North end of Muncho looking south July 2001

We stopped in at Fort Nelson for the night on our way home, and I was billeted with the woman I had stayed with on my way up. We spent a lot of time chatting, and yet again, I was fed very well. Our bus was to leave at 8:00 a.m. Sharp. Apparently they meant it. We left the house close to 8:00 a.m., and there was frost on the window. I started to become anxious, knowing the departure time was fast approaching. But, it shouldn’t be an issue anyway, right? They wouldn’t leave me behind? Would they? Well, the frost was cleared from the window, and we headed over to the meeting spot. No bus. Was I seeing things, or perhaps NOT seeing things? I got out of the vehicle and looked around. Sure enough. No bus. It was 8:05 a.m. now. We went over to the other spot where they had to pick up someone and again. No bus. It was foggy, so we could not see if it was ahead of us. It is a sickening feeling being left behind. Even worse, knowing there were cell phones on the bus, and I didn’t know any numbers.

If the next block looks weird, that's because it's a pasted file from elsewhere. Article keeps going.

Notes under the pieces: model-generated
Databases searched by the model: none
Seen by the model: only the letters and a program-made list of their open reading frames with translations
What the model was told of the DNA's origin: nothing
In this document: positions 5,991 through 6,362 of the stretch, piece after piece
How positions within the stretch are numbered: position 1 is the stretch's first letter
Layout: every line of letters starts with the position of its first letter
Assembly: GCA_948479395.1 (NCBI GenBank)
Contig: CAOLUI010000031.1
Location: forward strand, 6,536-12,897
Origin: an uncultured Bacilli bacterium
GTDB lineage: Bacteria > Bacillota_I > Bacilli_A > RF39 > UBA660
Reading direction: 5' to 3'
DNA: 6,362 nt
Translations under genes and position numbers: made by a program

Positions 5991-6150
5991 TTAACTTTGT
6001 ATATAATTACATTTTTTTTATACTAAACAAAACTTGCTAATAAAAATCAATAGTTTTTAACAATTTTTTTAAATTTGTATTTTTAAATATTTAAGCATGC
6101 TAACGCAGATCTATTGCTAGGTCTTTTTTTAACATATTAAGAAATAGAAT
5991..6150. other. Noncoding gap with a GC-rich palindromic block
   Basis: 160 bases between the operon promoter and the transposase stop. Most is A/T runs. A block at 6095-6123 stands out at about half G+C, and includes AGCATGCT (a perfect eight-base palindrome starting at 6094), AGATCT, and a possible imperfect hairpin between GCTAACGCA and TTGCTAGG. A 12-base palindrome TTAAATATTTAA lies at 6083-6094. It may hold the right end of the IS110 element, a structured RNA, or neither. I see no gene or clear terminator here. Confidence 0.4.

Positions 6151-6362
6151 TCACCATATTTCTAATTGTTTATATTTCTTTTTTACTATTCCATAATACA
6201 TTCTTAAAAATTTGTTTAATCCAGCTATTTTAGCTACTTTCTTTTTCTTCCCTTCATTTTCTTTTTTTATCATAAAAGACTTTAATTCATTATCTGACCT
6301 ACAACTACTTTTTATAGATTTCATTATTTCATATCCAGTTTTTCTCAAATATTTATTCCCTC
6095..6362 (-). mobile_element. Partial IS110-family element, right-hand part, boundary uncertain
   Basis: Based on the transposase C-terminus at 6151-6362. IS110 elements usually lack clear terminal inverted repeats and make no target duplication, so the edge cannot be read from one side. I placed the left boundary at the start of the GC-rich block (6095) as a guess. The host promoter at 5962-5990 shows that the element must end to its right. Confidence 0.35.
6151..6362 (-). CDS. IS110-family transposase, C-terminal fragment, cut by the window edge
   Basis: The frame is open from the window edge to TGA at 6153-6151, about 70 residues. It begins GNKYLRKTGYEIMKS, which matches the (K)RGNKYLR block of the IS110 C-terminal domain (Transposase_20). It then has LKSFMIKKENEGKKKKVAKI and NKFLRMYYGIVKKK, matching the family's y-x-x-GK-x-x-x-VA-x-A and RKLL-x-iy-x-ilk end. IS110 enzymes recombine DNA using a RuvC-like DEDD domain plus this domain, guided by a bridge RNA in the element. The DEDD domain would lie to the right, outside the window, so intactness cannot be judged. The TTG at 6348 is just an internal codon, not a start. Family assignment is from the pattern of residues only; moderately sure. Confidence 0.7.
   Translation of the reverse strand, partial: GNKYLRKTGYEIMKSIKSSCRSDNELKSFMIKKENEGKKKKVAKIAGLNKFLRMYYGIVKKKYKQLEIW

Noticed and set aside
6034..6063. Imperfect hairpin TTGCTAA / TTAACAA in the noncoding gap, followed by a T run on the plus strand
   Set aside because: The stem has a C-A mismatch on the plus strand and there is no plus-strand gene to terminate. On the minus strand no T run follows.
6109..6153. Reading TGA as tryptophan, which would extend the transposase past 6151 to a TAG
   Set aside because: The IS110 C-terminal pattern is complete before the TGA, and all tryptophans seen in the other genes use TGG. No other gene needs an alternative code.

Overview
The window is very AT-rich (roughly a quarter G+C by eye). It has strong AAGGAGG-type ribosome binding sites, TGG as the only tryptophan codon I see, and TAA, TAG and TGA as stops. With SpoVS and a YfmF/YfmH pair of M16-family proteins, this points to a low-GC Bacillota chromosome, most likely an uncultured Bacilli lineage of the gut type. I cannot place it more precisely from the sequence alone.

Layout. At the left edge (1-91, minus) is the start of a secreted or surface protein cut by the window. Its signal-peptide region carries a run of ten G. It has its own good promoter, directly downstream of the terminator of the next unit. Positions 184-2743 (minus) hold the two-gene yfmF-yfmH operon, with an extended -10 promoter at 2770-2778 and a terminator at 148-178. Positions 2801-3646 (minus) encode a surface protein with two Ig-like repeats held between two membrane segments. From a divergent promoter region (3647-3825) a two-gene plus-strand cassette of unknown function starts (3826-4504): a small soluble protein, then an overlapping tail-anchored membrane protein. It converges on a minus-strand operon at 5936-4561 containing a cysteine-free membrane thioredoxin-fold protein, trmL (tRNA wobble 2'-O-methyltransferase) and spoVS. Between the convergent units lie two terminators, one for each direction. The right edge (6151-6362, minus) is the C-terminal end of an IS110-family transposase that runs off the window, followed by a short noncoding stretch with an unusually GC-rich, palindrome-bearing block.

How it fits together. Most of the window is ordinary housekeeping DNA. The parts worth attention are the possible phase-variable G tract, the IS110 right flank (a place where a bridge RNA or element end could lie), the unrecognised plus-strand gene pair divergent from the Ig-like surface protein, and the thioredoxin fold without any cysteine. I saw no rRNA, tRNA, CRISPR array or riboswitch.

So, my host was feeling very bad and felt she was to blame for my missing the bus. I reminded her, that I had been on the bus for three days with that group……why did they leave without me? More importantly, was I more of a wallflower than I realized? People didn’t miss me? 😦 I did remember I had a number when it was too late. I imagine what it would have been like to call my friend and say “Hi, missing anyone?” so they could come back and get me. At any rate, my host graciously drove me home, spent the night in my town, and did some shopping apparently. I bought her dinner that night.